Britain enacts blanket ban on protests
The Home Office announced the blanket ban on all marches in five London boroughs for 30 days starting from September 2, the Independent reported.
Home Secretary Theresa May banned all marches in Tower Hamlets, east London, and four neighbouring boroughs in the capital for a 30-day period following a request from Scotland Yard Acting Commissioner Tim Godwin.
The move comes amid fears of violence and disorder if the marches were allowed to go ahead.
“Having carefully considered the legal tests in the Public Order Act and balanced rights to protest against the need to ensure local communities and property are protected, I have given my consent to a ban on all marches in Tower Hamlets and four neighbouring boroughs for a 30-day period”, said the Home Secretary.
“I know that the Metropolitan Police are committed to using their powers to ensure communities and properties are protected”, added Theresa May.
“We encourage all local people and community leaders to work with the police to ensure community relations are not undermined by public disorder”, she said.
Therefore, the English Defence League’s plan to march through the capital next month was blocked by the Home Secretary.
But, the British Unite against Fascism (UAF) and United East End (UEE) movement threatened that they will press ahead with the plan for anti Fascist march on September 3, issuing the following statement:
“We the undersigned welcome the banning of the racist English Defence League’s (EDL) march through Tower Hamlets.
However, we believe the headlines claiming the EDL have been “banned” from Tower Hamlets are misleading. The EDL will still be holding a static protest in the borough.
“We are also appalled to discover that the Metropolitan Police are applying for a blanket ban on ALL marches across five London boroughs: Tower Hamlets, Newham, Hackney, Islington and Waltham Forest; and the City of London for 30 days”, said the statement.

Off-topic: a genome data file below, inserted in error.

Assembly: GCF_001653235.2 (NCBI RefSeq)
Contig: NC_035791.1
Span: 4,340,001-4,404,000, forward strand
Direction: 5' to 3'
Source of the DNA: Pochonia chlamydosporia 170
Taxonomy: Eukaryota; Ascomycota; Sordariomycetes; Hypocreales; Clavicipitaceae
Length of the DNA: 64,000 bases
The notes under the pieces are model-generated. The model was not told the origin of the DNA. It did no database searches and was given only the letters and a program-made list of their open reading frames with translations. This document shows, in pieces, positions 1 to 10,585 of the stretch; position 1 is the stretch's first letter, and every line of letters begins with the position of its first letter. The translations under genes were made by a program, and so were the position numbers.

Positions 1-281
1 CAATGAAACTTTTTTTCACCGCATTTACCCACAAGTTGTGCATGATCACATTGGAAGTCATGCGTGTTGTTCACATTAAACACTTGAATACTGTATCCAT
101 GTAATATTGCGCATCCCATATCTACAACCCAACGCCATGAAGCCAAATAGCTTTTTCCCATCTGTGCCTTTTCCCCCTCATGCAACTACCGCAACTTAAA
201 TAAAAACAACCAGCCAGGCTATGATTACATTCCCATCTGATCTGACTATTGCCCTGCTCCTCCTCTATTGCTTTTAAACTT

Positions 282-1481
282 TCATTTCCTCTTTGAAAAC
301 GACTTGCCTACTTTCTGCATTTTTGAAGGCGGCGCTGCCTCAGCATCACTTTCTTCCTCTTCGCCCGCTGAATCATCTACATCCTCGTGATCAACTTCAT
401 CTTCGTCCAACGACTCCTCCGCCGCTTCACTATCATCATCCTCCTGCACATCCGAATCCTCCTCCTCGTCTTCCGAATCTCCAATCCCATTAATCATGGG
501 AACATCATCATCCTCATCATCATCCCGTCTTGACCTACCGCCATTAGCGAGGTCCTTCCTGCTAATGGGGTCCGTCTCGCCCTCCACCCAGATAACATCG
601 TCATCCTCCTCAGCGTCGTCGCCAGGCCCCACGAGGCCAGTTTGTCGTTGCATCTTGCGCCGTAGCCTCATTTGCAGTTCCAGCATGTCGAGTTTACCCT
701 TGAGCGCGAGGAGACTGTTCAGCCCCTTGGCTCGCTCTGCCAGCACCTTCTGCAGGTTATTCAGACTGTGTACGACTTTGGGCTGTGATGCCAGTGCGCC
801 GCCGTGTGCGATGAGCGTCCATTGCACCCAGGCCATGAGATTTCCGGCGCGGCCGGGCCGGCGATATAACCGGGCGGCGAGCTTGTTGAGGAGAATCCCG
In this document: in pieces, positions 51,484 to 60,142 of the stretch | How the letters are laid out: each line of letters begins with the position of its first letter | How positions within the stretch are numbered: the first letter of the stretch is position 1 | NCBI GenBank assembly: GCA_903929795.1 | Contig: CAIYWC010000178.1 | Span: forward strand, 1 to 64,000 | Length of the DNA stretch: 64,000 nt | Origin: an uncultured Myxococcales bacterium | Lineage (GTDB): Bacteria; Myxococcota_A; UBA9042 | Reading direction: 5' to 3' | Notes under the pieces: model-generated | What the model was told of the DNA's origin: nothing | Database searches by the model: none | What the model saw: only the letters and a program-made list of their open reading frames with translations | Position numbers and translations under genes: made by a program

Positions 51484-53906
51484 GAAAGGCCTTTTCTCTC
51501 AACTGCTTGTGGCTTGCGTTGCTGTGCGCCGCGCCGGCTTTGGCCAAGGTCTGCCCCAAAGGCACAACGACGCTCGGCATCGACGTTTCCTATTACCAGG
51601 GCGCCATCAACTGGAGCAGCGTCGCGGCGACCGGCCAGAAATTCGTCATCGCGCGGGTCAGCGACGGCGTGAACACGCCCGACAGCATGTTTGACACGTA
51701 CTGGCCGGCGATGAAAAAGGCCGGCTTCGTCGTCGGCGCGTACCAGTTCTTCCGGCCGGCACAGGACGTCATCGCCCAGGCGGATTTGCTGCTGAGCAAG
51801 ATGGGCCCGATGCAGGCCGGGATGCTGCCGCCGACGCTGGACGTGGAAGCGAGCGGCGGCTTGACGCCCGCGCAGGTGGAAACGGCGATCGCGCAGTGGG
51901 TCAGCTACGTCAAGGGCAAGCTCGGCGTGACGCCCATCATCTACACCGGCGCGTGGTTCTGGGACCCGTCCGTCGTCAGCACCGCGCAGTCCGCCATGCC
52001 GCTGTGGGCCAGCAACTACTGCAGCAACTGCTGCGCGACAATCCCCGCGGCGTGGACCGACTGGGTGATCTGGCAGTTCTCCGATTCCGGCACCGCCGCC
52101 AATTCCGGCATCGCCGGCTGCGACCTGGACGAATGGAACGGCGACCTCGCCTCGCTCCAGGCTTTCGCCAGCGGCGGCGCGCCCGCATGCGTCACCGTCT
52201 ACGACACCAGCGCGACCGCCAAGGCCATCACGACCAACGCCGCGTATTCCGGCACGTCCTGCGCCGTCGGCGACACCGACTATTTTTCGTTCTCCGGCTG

“This is a huge attack on everyone’s civil liberties and prevents people’s right to oppose racism.
“We have the democratic right to peacefully march through Tower Hamlets on 3 September to show unity of Muslim, Christian, Jewish, Sikh, Hindu, Black, Asian, LGBT communities, trade unions and all those against fascism and for freedom, and to voice opposition to the EDL’s attempts to divide us.
“Our legal advice says there is no law that says if one march has been banned all marches in that area must be banned.
“It is our human right to peacefully march in Tower Hamlets.
“We therefore support the joint UAF/UEE protest on 3 September”, added the statement.
The government’s blanket ban is part of an on-going attempt to undermine the right to protest in the UK.
The coalition is designating harsh measures to silence all anti-government protests in the country.
The ban will also affect London’s most important protest against the arms trade called “Disarm DSEi,” which has been organized by anti-war activists to urge the government to shut down the world’s largest arms fair on September 13.
London is to host the world’s biggest arms fair, Defense & Security Equipment International (DSEi), on 13-16 September at the ExCeL centre in East London’s Docklands.
The fair holds every two years in London, this year more than 1200 arms companies will exhibit their deadly products to 25,000 buyers from across the world, including repressive and human rights abusing regimes.
“Europe Against Austerity” protest on October 1 would also be involved in the Home Office’s blanket ban plan.
Leading British trade unions, social movements and progressive organisations have decided to stage a protest at European Conference against Austerity and Privatisation.